By Realty Times
If you’re making an offer on a house, one of the first things you’ll get as far as documentation is a property disclosure. This is also referred to as a property disclosure statement, a real estate disclosure form, and a home disclosure.
The specifics vary by state, but most states require some type of seller disclosure.
The goal is to add transparency to the transaction process.
In a disclosure, a seller provides written information about known things that could impact the property’s value, like termite damage or a leaky roof. The disclosure will also include details like the homeowners’ association fees and restrictions.
These documents are meant to provide buyers with a comprehensive overview of the property before buying it.
On the seller’s side, the disclosure has the benefit of helping them avoid a future lawsuit if a new owner discovers hidden information.
A seller typically fills out a standard disclosure form with yes or no questions about their property. The form will also have space for more details and explanations.
Some states have multiple versions of a disclosure form that comply with state law.
A real estate agent should fully understand the legal requirements for disclosures. If you’re a seller, your listing agent will provide you with the right documents that you fill out. Your agent should help you go through the completed forms if you’re a buyer.
The disclosure isn’t a replacement for a home inspection, but it might bring to light issues that you have an inspector take a closer look at.
Disclosures only require sellers to share the issues with the house that they’re aware of. There’s still the potential for there to be hidden problems.
A purchase offer will have a deadline for sellers to provide disclosures and details on the number of days a buyer has to review them.
Then, the offer should also have details on the buyer’s right to change their mind or back out based on the disclosures.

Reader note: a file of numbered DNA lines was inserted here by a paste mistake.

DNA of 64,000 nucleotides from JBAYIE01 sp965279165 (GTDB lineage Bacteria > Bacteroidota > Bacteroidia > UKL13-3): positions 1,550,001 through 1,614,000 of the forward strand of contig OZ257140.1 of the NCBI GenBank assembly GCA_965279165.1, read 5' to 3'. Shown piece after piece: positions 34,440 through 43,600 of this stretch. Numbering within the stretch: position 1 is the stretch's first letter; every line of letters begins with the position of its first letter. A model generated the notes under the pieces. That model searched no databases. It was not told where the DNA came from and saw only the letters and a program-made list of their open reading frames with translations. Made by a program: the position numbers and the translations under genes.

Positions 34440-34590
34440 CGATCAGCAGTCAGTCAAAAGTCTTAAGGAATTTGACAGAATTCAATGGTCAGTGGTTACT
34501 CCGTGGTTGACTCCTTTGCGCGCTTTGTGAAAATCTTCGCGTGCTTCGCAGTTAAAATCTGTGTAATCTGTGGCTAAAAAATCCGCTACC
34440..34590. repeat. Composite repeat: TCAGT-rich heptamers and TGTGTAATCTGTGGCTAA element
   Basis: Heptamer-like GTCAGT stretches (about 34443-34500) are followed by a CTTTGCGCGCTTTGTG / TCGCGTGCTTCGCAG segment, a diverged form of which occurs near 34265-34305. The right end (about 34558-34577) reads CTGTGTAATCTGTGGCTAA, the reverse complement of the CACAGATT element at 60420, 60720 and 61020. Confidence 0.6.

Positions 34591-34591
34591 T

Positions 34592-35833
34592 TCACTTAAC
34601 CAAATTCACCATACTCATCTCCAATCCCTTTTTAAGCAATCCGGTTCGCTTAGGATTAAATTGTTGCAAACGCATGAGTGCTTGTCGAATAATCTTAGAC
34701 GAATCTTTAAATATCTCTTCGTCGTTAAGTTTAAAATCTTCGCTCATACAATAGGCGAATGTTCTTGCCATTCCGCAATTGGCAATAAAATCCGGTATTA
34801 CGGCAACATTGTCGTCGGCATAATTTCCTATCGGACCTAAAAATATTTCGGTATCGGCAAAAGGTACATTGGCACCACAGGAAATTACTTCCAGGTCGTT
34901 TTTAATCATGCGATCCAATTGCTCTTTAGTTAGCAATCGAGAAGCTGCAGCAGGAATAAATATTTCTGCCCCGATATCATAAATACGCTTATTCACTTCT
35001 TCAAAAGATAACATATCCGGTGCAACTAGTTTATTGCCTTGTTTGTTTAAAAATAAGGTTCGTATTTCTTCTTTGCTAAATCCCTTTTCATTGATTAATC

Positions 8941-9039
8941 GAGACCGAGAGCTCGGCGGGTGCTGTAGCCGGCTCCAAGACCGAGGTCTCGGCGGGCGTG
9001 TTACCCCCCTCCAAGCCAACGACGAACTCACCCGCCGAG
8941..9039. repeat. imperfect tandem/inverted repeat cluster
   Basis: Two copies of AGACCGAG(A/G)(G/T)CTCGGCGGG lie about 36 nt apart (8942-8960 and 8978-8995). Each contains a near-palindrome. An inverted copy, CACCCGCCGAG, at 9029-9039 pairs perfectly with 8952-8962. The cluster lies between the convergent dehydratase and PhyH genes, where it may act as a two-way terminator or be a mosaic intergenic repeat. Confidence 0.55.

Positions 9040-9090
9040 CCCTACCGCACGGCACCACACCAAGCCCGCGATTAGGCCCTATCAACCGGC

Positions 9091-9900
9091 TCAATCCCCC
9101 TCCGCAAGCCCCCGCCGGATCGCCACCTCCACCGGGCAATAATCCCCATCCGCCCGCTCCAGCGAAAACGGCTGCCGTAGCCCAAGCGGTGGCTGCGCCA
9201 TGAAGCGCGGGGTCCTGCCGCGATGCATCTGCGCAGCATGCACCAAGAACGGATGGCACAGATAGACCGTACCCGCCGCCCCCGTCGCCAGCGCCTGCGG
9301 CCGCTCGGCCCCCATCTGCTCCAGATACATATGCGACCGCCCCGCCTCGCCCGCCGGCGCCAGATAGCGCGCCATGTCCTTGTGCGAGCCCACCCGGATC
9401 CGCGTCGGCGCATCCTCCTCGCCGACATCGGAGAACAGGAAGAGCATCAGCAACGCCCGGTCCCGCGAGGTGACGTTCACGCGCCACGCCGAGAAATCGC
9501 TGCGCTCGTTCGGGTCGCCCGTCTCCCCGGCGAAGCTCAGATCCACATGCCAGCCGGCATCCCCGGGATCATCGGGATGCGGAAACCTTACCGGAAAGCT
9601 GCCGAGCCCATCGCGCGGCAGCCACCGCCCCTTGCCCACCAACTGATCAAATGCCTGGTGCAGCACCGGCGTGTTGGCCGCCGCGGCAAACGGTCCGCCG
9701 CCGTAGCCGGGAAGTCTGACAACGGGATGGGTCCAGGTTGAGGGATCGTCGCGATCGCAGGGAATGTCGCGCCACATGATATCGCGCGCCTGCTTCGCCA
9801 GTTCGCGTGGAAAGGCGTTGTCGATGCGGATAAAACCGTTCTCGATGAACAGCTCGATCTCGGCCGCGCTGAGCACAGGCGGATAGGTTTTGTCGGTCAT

Seller’s disclosure requirements, as mentioned, vary depending on your state. Some of the common issues they often include are:
- Leaks or roof problems
- Previous flooding or water leaks in the basement
- Foundation cracks or defects
- Issues with the air conditioning, heating, or plumbing systems
- Defects in doors, floors, walls, or windows
- Sewer or septic system problems
- Infestations by wood-destroying insects or damage
- Unsafe conditions related to lead, asbestos, or radon
- Boundary disputes
While most disclosure guidelines are set at the state level, under federal law, if you’re selling a home built before 1978, you have to disclose that paint may be lead-based. 1978 is the year lead-based paint was banned for consumer use.
A seller of a home built before 1978 would also have to give buyers an EPA pamphlet about protecting their family from lead in the house and give buyers ten days to do a paint inspection or risk assessment for lead-based paint.
What to Look for In a Disclosure
If you’re a buyer, you may feel a little overwhelmed by the seller’s disclosure, and again, this is where a good agent can help you. If you aren’t sure about anything, don’t be afraid to ask.
One issue to watch for is mold or water damage.
Termite damage is another red flag. If termites aren’t taken care of, it can significantly impact a home’s structure, and a homeowner’s policy often won’t cover this damage.
Some states require that sellers identify if their property is part of a FEMA-designated floodplain. If this isn’t required in your state, you should look into it independently.
What Does Caveat Emptor Mean?
Finally, caveat emptor is Latin for “let the buyer beware.” In real estate, this means that it’s up to the buyer to be fully aware of any issues with the home.
If the disclosure laws in your state don’t require the seller to mention something, you have to figure it out on your own.
The only times you would have recourse as a buyer is if the seller intentionally sought to defraud you.
In general, it’s up to buyers to have a home inspected and follow up on issues before the transaction goes through.